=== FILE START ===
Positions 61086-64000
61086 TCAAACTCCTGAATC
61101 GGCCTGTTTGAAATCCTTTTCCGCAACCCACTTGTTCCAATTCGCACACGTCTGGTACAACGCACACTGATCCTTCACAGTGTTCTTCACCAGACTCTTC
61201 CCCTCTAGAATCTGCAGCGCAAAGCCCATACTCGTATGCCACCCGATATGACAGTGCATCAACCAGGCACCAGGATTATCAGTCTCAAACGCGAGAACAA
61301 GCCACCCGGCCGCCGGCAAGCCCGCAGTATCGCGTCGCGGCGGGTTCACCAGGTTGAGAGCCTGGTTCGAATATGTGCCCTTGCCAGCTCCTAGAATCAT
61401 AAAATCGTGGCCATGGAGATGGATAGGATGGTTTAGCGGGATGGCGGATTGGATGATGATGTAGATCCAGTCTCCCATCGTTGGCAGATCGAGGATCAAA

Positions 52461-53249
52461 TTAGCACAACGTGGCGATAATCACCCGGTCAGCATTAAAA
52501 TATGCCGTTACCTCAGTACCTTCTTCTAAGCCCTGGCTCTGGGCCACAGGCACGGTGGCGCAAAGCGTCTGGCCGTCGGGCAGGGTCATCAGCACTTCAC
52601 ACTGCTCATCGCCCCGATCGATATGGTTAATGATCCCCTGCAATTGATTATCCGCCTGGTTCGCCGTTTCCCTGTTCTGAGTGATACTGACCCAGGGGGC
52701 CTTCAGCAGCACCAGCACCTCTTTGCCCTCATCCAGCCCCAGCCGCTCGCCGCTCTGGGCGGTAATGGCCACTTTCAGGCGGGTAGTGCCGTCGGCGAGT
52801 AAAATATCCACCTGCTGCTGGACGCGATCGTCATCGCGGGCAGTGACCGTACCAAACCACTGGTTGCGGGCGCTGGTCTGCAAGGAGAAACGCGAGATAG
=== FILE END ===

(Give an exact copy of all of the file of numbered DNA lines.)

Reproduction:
Positions 61086-64000
61086 TCAAACTCCTGAATC
61101 GGCCTGTTTGAAATCCTTTTCCGCAACCCACTTGTTCCAATTCGCACACGTCTGGTACAACGCACACTGATCCTTCACAGTGTTCTTCACCAGACTCTTC
61201 CCCTCTAGAATCTGCAGCGCAAAGCCCATACTCGTATGCCACCCGATATGACAGTGCATCAACCAGGCACCAGGATTATCAGTCTCAAACGCGAGAACAA
61301 GCCACCCGGCCGCCGGCAAGCCCGCAGTATCGCGTCGCGGCGGGTTCACCAGGTTGAGAGCCTGGTTCGAATATGTGCCCTTGCCAGCTCCTAGAATCAT
61401 AAAATCGTGGCCATGGAGATGGATAGGATGGTTTAGCGGGATGGCGGATTGGATGATGATGTAGATCCAGTCTCCCATCGTTGGCAGATCGAGGATCAAA

Positions 52461-53249
52461 TTAGCACAACGTGGCGATAATCACCCGGTCAGCATTAAAA
52501 TATGCCGTTACCTCAGTACCTTCTTCTAAGCCCTGGCTCTGGGCCACAGGCACGGTGGCGCAAAGCGTCTGGCCGTCGGGCAGGGTCATCAGCACTTCAC
52601 ACTGCTCATCGCCCCGATCGATATGGTTAATGATCCCCTGCAATTGATTATCCGCCTGGTTCGCCGTTTCCCTGTTCTGAGTGATACTGACCCAGGGGGC
52701 CTTCAGCAGCACCAGCACCTCTTTGCCCTCATCCAGCCCCAGCCGCTCGCCGCTCTGGGCGGTAATGGCCACTTTCAGGCGGGTAGTGCCGTCGGCGAGT
52801 AAAATATCCACCTGCTGCTGGACGCGATCGTCATCGCGGGCAGTGACCGTACCAAACCACTGGTTGCGGGCGCTGGTCTGCAAGGAGAAACGCGAGATAG